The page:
Whatever level you play at, the idea that there might be some 'extra edge' available is a pervasive one, and this thought process sees a wide variety of tools, devices, and supplements used by players to attempt to improve athletic performance and to try to gain that extra advantage over their opponents.

When discussing aids to performance however, it's important to first establish their limitations. In the same way that you ‘can't out-train a bad diet' as the old saying goes, there is no ‘performance enhancer' of any kind out there that can override the effects of a lack of dedicated training or poor lifestyle influences.

The basis of any training plan – whether to increase your squash performance or to just improve your general health and physical profile – always starts with a good conditioning programme, sound nutrition, and a healthy lifestyle.

Training with intensity and a properly structured plan, eating well while avoiding contaminants to your health such as cigarettes and alcohol, and getting appropriate amounts of sleep/rest, are the very best ‘performance enhancers' out there for your squash. No additional tool or supplement will be of much use unless they're introduced onto already solid foundations. The key word with any nutritional product in particular is ‘supplements' – they're a ‘supplement' to a healthy lifestyle and workout regime, not a replacement for.

There are some performance enhancing tools available that are relatively well established by research and have demonstrated some benefits to people training for sport, and we've explored a number of these on the blog in the past - from apparatus such as respiratory muscle trainers and compression garments, to nutritional supplements such as creatine and caffeine.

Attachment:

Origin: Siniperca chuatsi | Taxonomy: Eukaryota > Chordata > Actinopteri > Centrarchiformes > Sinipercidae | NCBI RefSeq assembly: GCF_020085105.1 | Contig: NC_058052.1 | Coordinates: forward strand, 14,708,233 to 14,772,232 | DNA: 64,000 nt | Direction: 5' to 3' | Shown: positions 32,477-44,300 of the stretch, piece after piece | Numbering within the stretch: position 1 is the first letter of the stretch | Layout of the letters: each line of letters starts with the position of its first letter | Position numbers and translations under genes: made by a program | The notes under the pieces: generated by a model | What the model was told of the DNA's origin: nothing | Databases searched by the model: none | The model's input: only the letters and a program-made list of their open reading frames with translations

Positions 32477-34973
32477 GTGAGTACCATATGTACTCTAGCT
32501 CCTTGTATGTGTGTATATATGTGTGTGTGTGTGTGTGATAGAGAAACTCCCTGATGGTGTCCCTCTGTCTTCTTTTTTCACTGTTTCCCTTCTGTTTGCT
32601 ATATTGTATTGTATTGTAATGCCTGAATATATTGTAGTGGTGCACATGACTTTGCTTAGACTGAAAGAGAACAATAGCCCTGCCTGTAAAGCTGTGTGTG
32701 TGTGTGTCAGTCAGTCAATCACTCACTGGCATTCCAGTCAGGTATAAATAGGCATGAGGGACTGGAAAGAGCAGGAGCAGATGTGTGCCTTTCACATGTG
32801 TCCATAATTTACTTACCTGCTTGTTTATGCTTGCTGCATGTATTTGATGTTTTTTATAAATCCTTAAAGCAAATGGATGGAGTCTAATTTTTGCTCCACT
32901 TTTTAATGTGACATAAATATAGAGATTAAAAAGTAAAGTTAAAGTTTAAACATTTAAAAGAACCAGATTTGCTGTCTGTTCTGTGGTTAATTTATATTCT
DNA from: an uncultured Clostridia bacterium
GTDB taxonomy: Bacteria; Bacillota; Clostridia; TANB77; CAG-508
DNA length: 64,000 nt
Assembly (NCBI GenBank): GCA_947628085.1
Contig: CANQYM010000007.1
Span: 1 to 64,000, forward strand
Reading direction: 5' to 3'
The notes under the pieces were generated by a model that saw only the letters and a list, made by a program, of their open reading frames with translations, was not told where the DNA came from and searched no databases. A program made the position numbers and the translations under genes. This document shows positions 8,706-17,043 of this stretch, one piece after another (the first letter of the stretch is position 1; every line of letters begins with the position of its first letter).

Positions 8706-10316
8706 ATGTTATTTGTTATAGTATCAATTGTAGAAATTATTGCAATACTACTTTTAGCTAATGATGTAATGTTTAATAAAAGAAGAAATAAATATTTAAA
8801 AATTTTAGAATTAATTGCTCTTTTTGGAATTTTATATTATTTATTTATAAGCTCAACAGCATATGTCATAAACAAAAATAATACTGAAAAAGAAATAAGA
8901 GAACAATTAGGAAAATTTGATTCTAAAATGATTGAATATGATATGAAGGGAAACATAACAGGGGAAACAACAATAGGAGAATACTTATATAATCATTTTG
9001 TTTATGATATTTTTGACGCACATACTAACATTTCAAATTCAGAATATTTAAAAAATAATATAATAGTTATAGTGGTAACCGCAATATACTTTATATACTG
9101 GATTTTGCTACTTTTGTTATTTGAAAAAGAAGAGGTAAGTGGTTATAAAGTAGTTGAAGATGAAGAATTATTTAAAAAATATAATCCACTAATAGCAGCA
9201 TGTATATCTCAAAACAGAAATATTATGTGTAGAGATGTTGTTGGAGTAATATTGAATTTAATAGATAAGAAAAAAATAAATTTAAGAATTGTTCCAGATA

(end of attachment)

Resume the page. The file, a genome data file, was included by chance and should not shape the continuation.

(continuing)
Nothing will allow you to cut corners however, and benefits will only be fully realised if added to an already solid training programme/healthy lifestyle.

My approach to all of these kinds of things is to think of them more as a potential ‘plateau breaker' – if you've got your training, diet, and lifestyle factors all fully optimised and you've put a consistent effort in over a period of a few months (not just weeks), if you still feel then that you're no longer experiencing any gains from your efforts, then that is the best time to perhaps start thinking about introducing a novel new training tool or nutritional supplement that may help give you that extra couple of percent.

If you haven't got the basic foundations right however, you will always be far better served correcting those elements first before worrying about anything more complex to improve your athleticism or squash performance.
 

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Gary Nisbet - B.Sc.(Hons), CSCS, NSCA-CPT, Dip. FTST 
Squashskills Fitness & Performance Director

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